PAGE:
* Text sent by S. N in the Peace Philosophy Center on July 2, 2010. To see the videos and more images beside the writing, click the link.
'[T]he point is that the plan to build a new base in Okinawa is NOT about replacement of Futenma Air Station. The plan was always there, for fifty years, just waiting for an excuse.'
Assault on the Sea: A 50-Year U.S. Plan to Build a Military Port on Oura Bay, Okinawa
by Ryukyu Asahi Broadcasting (Video) and Norimatsu Satoko (Introduction and translation)
So often, Okinawan voices go unheard outside of Okinawa. So often, probing TV documentaries on such sensitive issues as the Battle of Okinawa or on Okinawa-Japan-U.S. relations are shown once and archived, never to return to public view. So often, even if they are broadcast outside of Okinawa, they are aired at odd times. This was the fate of this documentary on Oura Bay, which TV Asahi scheduled at 2:40 a.m., but it deserves the attention of more than a few night owls. The documentary, “Nerawareta Umi: Okinawa,Oura-wan - Maboroshi no gunko keikaku 50 nen” (The Targeted Sea - A 50-year Unrealized Plan for a Military Port in Oura Bay, Okinawa), was produced by QAB (Ryukyu Asahi Broadcasting) and broadcast in the first week of October 2009. This program reveals the little-known fact that the plan to build a large-scale U.S. military complex in Oura Bay, including a military port, was initiated as early as the mid-1960s. Oura Bay is located on the northeastern shore of Okinawa Island, adjacent to USMC Camp Schwab and Cape Henoko, where the U.S. and Japanese governments are planning to build the controversial “replacement facility” for the Futenma Air Station. While it is widely believed that this facility is being built as a substitute for the dangerous Marine airbase in a crowded residential area of Ginowan City, the evidence disclosed here confirms that the U.S. aims to take advantage of this opportunity to close an obsolete base and build (for the most part at Japanese expense) the brand-new military complex that it has sought to build since the 1960s.
Previous Japan Focus articles have examined the controversy over the base in detail. What this special report adds is its detailed and sensitive visual depiction of the subtle and mixed emotions of the local residents toward the base construction plan. Residents, including the uminchu (fishermen) who appear in this documentary, have been largely ignored by government planners. Over generations, those plans appeared in many different forms, ranging from coercive land expropriation, to the destruction of coral reefs in the name of “land surveys,” and rumors of hefty compensation for individual households. Henoko, which has hosted USMC Camp Schwab for the last 53 years, is now confronted with a plan for a new high-tech base – a “Futenma relocation” base. For the past six decades, the base issue has divided the remote fishing village, whose residents cherished the value of cooperation through cultural traditions like Kakuriki (Okinawan sumo wrestling) and the Henoko Tug-of-War Festival, events that have often welcomed the participation of USMC members.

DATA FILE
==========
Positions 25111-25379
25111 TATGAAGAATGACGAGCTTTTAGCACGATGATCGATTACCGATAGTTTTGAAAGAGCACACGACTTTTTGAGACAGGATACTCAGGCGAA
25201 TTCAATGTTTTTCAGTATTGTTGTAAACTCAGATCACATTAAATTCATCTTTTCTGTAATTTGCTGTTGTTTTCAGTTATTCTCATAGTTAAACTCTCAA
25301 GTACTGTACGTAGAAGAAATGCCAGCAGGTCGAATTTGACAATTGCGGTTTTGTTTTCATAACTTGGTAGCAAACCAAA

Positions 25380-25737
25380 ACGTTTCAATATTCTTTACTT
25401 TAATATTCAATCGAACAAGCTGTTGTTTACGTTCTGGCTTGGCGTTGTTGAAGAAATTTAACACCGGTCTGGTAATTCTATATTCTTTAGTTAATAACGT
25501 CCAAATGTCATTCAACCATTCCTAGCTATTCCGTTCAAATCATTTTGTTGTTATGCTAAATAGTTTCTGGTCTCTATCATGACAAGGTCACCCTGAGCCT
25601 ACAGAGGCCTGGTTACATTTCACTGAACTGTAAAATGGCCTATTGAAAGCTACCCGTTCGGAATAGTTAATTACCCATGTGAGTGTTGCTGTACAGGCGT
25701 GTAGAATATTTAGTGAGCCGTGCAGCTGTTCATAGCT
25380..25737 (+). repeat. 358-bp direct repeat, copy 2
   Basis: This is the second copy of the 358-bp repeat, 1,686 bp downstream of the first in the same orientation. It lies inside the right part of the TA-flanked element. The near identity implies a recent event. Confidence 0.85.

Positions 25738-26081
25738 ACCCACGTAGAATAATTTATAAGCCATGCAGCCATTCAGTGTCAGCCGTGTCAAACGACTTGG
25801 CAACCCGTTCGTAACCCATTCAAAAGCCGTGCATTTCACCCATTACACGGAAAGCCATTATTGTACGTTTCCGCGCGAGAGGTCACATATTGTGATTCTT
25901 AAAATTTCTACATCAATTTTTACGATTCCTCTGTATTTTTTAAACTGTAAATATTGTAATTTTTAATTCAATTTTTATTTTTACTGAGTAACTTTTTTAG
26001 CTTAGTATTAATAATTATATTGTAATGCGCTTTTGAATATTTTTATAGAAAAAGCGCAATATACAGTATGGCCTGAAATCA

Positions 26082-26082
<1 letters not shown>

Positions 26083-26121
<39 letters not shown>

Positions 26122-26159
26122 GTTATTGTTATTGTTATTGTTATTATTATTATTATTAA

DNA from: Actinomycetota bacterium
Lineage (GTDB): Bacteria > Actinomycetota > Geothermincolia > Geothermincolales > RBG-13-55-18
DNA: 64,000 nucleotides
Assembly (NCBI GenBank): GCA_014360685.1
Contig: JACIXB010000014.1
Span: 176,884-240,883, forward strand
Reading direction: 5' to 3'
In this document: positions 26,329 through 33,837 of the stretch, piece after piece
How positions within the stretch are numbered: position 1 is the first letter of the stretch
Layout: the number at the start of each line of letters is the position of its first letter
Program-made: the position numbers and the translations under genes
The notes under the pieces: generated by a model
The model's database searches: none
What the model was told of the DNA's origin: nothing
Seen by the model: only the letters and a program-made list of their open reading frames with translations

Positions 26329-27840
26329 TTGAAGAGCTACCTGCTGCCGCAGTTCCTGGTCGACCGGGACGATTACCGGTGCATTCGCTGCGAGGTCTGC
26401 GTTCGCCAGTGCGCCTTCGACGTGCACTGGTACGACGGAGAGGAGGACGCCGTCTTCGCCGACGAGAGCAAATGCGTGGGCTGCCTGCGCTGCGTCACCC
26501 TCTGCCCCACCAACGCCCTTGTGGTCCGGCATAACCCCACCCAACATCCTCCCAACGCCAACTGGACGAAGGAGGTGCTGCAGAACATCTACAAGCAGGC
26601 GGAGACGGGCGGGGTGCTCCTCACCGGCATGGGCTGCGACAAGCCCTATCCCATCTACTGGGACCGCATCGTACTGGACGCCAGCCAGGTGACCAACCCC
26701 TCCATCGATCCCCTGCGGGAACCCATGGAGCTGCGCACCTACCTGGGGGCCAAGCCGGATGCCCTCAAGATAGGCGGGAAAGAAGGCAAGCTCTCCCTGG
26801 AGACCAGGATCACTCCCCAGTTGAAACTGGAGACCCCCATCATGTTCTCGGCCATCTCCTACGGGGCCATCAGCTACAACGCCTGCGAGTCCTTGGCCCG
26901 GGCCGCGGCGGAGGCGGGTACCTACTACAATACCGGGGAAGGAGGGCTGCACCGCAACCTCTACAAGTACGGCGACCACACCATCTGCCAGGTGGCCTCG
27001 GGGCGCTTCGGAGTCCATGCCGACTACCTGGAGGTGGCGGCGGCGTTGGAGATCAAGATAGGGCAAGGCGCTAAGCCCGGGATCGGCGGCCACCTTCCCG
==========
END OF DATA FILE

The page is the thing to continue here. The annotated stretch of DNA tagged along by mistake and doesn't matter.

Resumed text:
This documentary was filmed before the historic regime change in Japan in September 2009, with the landslide victory of the left-of-centre Democratic Party of Japan (DPJ) over the long-ruling conservative Liberal Democratic Party (LDP). Viewers may notice the general apathy among residents over the base plan and their reluctant acceptance of their inability to stop it. They did not anticipate the dramatic turn of events in the offing after Prime Minister Hatoyama Yukio took office, having pledged to reverse the previous government’s commitment to the base construction plan. After his failure to follow through on that pledge led to Hatoyama’s resignation in early June 2010, new Prime Minister Kan Naoto disappointed Okinawans by endorsing the Henoko base plan within hours of his appointment. At the Battle of Okinawa Memorial on June 23, Kan reinforced Okinawans’ fear and anger by expressing his “apology” and “appreciation” to the islanders for bearing the additional burden of the new base.
The Okinawan struggle to stop the new base construction will continue. This documentary sheds new light on the historical context of the controversy over the new base plan in Henoko/Oura Bay.
Since the documentary is in Japanese, an English summary is provided below, but the beauty of Oura Bay, and the richness and liveliness of such cultural expressions as Okinawan-style sumo wrestling and the Henoko Tug-of-War can only be appreciated by watching the video. See below for YouTube links.